Mad Makz
14-08-2006, 06:04
About the background. In any great War there are many great unknown heroes - captains and soldiers who fought and died heroically and never received any acknowledgement or glory other than the remembrance of their family and the words of a few politicians/kings. There were many heroes and villians during the 3rd age as such who would not have been named by Tolkien but all would have had an important part to play in the world, so naming your captains and creating their background is perfectly viable (plus there are whole tracts of middle earth more or less left unexplored by the events in the books.)

Personally, I prefer 500 point games because they are quicker/easier to set up, although I could see anything up to 1000 points being a fun game. Much over 1000 points and the game would probably be getting a bit too cumbersome for my liking moving all those models around.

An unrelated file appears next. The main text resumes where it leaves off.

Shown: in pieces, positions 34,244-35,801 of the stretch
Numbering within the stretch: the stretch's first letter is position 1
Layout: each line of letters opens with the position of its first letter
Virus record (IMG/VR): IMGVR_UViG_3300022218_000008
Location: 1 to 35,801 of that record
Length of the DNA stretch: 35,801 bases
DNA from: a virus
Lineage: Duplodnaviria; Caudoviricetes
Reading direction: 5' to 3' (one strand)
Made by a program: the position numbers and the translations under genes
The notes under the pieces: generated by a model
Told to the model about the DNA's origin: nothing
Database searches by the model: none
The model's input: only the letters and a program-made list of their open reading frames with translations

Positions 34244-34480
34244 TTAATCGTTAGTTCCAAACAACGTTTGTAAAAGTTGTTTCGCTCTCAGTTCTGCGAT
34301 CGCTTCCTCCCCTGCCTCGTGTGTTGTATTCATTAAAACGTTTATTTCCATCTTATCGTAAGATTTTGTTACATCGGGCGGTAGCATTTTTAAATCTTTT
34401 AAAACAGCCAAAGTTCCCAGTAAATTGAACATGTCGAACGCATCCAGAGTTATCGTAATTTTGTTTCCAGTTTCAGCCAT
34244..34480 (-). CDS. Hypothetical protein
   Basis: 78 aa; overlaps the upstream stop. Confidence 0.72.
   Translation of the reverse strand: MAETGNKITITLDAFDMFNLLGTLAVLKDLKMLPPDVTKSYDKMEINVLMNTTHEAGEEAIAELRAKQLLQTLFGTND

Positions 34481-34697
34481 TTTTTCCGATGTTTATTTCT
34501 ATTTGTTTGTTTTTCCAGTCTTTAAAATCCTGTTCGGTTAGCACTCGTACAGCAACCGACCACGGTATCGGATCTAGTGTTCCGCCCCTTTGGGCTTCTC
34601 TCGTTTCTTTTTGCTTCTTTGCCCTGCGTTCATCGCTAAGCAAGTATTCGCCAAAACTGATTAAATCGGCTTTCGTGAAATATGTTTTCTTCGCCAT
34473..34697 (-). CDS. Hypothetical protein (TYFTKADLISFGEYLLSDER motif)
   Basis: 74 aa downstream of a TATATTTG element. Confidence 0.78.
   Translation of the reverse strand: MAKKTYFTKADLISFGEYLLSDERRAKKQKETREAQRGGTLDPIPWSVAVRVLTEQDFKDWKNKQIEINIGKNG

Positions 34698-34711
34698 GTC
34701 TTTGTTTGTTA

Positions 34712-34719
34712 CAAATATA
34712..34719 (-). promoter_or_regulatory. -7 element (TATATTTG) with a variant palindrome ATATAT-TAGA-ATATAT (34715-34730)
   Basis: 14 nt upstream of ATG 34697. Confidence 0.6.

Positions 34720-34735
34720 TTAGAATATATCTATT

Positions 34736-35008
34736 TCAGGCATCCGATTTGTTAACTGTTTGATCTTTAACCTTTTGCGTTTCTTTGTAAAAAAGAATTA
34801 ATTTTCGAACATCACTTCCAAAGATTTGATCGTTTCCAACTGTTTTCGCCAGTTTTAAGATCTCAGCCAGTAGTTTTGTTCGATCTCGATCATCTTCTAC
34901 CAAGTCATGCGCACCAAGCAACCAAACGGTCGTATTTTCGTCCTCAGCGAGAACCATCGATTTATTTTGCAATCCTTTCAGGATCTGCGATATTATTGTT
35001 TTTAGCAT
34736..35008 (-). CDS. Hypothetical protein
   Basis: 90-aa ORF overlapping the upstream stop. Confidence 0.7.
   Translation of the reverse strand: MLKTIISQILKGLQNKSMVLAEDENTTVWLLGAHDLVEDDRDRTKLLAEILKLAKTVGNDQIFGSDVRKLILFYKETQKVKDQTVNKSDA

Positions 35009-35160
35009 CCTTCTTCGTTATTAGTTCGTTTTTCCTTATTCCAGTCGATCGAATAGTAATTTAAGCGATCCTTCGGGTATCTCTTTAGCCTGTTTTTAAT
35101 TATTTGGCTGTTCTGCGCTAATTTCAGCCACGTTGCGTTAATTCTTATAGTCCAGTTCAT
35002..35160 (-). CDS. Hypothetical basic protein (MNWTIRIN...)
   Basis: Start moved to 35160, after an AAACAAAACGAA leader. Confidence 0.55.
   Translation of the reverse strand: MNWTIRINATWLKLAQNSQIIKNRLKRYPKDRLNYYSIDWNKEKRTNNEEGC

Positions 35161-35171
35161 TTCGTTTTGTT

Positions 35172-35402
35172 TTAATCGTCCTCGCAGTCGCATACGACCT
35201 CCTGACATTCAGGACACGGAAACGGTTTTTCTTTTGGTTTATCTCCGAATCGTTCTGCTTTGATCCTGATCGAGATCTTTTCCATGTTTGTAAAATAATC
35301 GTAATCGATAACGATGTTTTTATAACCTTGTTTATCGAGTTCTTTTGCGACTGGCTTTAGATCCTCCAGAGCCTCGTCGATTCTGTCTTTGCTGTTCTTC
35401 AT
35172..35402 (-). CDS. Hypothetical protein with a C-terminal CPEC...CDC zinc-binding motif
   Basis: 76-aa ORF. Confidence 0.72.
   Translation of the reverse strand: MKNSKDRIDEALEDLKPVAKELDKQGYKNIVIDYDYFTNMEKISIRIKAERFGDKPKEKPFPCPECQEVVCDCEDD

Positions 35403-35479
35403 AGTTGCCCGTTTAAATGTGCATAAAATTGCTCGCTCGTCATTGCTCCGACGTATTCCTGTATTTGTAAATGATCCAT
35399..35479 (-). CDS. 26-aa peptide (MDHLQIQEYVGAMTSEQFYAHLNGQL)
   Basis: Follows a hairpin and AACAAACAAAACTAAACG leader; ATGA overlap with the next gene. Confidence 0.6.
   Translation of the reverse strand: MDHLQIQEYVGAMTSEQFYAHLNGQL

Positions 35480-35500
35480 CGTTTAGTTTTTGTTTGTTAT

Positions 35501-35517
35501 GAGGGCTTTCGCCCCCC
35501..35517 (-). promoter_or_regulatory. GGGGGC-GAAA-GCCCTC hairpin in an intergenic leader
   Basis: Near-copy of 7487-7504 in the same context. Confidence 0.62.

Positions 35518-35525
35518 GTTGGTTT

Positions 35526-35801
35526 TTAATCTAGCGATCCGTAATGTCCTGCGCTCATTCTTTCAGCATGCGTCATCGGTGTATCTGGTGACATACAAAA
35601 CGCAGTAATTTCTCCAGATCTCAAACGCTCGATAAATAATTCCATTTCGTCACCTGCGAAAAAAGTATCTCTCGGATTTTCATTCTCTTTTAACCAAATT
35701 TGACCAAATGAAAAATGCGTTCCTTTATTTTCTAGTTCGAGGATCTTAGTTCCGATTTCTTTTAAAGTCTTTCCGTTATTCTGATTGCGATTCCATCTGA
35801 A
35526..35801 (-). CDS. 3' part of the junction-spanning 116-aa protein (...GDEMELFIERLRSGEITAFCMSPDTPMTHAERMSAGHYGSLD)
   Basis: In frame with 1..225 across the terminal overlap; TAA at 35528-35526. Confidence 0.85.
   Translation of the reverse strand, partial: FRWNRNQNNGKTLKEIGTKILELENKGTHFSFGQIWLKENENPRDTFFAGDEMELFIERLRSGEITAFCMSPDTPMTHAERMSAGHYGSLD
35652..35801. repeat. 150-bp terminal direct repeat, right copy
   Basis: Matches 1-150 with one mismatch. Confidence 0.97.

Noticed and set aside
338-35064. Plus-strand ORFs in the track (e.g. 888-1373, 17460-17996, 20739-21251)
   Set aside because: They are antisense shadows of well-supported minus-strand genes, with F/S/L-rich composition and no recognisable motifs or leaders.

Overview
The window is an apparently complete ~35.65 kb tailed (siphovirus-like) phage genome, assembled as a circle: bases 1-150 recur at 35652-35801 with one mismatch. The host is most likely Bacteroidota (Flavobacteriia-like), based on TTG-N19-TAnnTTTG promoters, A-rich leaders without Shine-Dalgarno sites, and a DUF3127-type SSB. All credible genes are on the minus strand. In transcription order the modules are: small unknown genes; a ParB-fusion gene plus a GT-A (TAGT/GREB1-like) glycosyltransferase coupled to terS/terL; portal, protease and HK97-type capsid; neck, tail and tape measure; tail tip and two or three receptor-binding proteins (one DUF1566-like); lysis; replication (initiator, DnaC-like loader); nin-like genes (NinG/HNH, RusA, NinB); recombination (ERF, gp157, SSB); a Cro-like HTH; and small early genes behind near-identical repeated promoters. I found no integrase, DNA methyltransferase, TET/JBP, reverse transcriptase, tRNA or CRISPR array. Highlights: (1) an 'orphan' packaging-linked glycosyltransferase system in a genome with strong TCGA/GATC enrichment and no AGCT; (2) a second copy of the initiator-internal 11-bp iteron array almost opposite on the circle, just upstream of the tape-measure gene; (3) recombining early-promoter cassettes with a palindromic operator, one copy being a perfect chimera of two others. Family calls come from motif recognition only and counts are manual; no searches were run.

Adept
17-08-2006, 15:21
The only real problem I've found with larger games is that the time required per turn seems to increase exponentially with the size of the game. Where you would roll a handfull of dice three times (and your opponent once) per combat in WHFB, you can get bogged down making sixty or more rolls in larger games of LotR. 1,000 points is as large as I would want to go. Anything more, IMHO, takes too long to enjoy.

There is certainly as much background to expand on in LotR as there is in Fantasy. Most of the significant characters (lord equivalents for WHFB) have been named, and have rules. The lesser, but still important characters, can be represented as Captains, the equivalent of a WHFB Hero.

Having said that, there always exists the opportunity to take the rules for a named character, and change the name.